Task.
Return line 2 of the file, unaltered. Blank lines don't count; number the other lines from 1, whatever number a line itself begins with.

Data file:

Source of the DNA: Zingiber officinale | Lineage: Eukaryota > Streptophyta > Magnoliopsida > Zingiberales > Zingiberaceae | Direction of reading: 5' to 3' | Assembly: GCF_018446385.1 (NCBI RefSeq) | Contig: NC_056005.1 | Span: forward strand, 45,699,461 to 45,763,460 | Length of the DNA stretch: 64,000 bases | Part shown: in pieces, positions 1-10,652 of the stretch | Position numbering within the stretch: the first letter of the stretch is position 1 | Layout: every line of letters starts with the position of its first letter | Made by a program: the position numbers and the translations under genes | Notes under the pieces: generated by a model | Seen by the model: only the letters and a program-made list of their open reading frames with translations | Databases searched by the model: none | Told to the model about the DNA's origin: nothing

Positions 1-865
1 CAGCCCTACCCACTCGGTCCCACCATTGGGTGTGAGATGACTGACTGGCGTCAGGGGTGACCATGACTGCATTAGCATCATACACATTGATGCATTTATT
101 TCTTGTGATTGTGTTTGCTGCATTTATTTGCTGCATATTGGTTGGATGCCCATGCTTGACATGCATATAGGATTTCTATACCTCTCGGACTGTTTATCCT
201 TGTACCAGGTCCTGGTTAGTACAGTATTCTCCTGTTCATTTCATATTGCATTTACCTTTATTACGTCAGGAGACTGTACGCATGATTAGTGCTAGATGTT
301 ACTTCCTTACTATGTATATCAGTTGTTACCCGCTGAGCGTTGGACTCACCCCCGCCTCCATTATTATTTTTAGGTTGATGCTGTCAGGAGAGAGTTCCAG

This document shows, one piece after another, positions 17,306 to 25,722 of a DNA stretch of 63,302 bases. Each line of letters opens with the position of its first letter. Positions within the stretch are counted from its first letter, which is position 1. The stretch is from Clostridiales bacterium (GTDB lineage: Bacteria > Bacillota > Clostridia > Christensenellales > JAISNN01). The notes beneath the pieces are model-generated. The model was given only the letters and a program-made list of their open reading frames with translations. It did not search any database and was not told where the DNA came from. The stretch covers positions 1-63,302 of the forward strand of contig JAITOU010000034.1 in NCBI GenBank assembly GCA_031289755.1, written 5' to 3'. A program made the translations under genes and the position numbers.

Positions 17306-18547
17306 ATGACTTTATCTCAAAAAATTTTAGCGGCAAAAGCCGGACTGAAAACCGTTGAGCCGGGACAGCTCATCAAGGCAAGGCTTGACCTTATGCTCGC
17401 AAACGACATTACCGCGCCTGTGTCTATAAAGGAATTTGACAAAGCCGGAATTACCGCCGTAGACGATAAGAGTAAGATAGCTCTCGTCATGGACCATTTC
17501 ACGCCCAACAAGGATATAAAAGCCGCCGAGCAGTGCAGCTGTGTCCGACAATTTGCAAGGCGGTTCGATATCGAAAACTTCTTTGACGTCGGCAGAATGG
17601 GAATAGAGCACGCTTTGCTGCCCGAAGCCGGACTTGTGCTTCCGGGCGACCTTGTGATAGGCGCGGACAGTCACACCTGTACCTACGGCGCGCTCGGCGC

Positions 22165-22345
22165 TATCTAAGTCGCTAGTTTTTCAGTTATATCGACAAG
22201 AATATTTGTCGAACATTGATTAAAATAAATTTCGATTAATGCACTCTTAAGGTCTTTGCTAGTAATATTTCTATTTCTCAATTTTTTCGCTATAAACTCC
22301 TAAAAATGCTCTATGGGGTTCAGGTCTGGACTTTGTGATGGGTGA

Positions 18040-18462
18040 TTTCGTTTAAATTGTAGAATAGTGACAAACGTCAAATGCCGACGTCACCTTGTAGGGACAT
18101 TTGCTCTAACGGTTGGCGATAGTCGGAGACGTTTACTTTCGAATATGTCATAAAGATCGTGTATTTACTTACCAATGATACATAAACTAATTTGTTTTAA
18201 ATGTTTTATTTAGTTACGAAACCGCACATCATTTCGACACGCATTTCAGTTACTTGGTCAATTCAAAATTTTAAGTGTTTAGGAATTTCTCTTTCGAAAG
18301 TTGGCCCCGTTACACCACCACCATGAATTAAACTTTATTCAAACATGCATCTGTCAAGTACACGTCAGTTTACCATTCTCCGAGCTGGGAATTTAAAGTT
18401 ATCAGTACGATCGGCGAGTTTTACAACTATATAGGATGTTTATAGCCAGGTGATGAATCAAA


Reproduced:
Positions 1-865